I think I wrote in a comment about an extended family member's situation regarding dementia/alzheimer's. That situation has been nothing but an ongoing sequence of frustrating experiences in the world of mental health. You can try but I'm not sure any diagnosis is going to be all that accurate, especially at what appears to be the early stages for your husband. I've been amazed at some of the experiences this family has been through trying to work their way in the world of medicine for mental health. I just don't think there's much out there. I wish I could be more optimistic but frankly I'm a little shaken by what I've seen lately.

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    1. It's hard to be optimistic when you consider the dismal prognosis of dementia. Our country will soon see the aftermath as millions of baby boomers succumb to this terrible disease.

      You have an up close and personal knowledge of altered brain function, between Bob and your extended family member. It is heartbreaking. I'm trying to shore myself up, realizing that this is just the beginning, and it will surely get much, much harder.

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  2. Glad to hear you are thinking about support group. If you have more than one option in your area, try them all. Each one has a different character, need to find one that fits your needs. Sitting in a room of people who are all caregivers is a strangely good feeling - for me, it's one place I feel completely normal! Sometimes it's heavy sledding, but often it's encouraging, and you come away with good ideas. Best of luck with this, Carole.

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    1. Thanks Jan. I'm a little nervous about trying this, but guess I have nothing to lose and possibly a lot to gain. It's good to know that you have had a positive experience with this. I'll keep in mind what you said about trying several to find a good fit.

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  3. I can't imagine the tight rope you walk daily. It must be exhausting. I am so happy you are considering a support group. Just being around folks you can relax around and learn from is priceless. They have been where you are and dealt with similar problems. I do hope you join one. My cancer support group was a blessing. Like Jabberwalky said, support groups are about the only place where you feel perfectly normal.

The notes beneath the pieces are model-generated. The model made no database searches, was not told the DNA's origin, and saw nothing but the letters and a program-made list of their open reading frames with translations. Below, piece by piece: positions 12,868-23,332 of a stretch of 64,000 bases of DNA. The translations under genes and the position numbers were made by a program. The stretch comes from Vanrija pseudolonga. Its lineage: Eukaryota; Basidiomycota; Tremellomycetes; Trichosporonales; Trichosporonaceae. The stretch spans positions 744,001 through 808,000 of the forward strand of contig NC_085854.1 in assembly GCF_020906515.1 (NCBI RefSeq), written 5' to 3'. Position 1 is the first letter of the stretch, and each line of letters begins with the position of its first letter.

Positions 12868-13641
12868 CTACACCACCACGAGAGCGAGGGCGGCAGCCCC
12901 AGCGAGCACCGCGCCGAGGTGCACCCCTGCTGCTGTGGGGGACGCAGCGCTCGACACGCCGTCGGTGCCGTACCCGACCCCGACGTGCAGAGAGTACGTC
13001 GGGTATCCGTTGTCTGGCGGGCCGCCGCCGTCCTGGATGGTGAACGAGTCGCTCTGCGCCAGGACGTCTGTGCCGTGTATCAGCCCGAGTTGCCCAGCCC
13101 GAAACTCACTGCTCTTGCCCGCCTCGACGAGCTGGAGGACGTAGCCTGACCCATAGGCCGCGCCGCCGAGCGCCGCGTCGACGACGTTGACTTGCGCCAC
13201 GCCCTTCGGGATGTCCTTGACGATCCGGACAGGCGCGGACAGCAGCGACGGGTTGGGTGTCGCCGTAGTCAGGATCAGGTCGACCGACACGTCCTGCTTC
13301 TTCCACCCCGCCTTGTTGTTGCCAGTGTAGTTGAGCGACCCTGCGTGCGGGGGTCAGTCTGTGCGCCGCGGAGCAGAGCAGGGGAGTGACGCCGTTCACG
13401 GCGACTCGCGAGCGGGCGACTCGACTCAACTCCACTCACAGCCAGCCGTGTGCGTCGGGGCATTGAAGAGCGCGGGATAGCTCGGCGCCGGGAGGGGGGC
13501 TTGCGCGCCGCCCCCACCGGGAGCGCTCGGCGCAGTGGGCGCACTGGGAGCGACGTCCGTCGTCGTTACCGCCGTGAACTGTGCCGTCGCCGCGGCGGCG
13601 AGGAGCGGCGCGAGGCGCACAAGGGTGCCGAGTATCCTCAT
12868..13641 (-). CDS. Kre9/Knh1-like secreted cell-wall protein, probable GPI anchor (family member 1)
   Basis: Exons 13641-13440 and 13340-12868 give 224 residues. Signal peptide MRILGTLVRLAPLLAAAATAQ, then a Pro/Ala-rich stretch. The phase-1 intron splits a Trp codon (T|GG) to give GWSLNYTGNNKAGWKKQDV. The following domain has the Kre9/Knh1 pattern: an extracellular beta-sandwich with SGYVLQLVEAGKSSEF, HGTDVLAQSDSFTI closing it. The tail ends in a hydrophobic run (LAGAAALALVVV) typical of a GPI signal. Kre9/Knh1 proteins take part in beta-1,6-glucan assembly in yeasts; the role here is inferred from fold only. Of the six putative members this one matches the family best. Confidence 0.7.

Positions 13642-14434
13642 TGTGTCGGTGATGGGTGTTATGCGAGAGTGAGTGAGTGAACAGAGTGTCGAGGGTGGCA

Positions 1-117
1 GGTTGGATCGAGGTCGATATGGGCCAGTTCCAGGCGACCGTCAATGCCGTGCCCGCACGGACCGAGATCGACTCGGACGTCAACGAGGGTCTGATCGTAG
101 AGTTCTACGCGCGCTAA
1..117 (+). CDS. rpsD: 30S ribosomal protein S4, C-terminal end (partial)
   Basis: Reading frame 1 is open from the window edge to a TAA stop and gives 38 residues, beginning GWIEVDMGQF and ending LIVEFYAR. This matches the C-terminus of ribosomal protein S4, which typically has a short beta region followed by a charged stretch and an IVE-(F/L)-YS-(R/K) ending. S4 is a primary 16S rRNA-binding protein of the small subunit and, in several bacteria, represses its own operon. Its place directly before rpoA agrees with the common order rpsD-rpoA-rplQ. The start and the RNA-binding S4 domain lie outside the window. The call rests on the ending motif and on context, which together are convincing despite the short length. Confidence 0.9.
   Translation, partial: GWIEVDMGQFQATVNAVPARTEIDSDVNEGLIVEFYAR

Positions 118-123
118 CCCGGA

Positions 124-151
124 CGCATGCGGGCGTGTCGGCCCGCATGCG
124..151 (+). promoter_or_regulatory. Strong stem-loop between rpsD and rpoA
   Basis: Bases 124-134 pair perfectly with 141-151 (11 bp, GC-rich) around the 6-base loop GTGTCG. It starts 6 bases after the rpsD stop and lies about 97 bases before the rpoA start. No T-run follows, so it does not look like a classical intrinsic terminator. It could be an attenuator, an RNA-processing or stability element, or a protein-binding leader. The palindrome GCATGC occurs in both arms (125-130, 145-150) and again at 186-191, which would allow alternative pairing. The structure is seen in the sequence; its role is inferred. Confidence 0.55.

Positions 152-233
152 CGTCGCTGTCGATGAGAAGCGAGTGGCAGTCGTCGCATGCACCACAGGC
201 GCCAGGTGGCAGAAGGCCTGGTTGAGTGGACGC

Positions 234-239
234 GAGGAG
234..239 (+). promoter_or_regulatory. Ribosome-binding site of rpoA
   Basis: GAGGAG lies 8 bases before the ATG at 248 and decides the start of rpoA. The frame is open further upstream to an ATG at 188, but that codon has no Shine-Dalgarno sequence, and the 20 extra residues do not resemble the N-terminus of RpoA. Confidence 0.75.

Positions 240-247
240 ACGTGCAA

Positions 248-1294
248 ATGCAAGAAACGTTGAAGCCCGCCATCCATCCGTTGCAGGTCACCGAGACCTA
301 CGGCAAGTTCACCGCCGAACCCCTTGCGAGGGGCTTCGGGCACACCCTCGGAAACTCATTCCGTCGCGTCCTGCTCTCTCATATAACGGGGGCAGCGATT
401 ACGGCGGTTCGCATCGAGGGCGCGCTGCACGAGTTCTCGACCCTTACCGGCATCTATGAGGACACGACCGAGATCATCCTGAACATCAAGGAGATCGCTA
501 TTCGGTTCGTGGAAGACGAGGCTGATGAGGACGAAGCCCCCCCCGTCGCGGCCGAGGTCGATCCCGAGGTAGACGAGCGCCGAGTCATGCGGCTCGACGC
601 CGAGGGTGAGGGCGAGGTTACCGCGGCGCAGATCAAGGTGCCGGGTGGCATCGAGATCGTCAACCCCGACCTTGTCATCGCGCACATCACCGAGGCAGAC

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  4. Thanks for the encouragement Patti. It is good to hear that support groups have been helpful for both you and for Jan. It sure would be nice to have some give and take with folks who really understand what it is like. I'm realizing I need to get stronger so that I can face the future in a more positive light. I've also thought about volunteering one day at week at our local Alzheimer's chapter, helping with events, answering phones etc. It would bring me into their community and be a good place to learn more as well as an opportunity to give of myself to a very important organization.

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  5. I think support groups are essential, for anything from caregiving to problems we have in life, such as AA or Al-Anon. I've belonged to them in the past, but right now I feel fortunate to have a wonderful circle of friends who act as sounding boards. I feel for you and send you my concern. Thanks for your blog! :-)

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  6. Aww, thanks for your concern DJan! You make a good point. Likely all of us, at one time or another would benefit from some extra support. Perhaps my time has come.

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  7. The link you provided is very informative as are the therapy intervention recommendations -- especially providing visuals/pictures and there are so many available now from various sources helpful to a person with dementia at certain stages. Tapping into other sensory systems, pathways in the brain, can be very beneficial helping the individual to express and the caregiver to understand. Having a local support group sounds like a very wise move.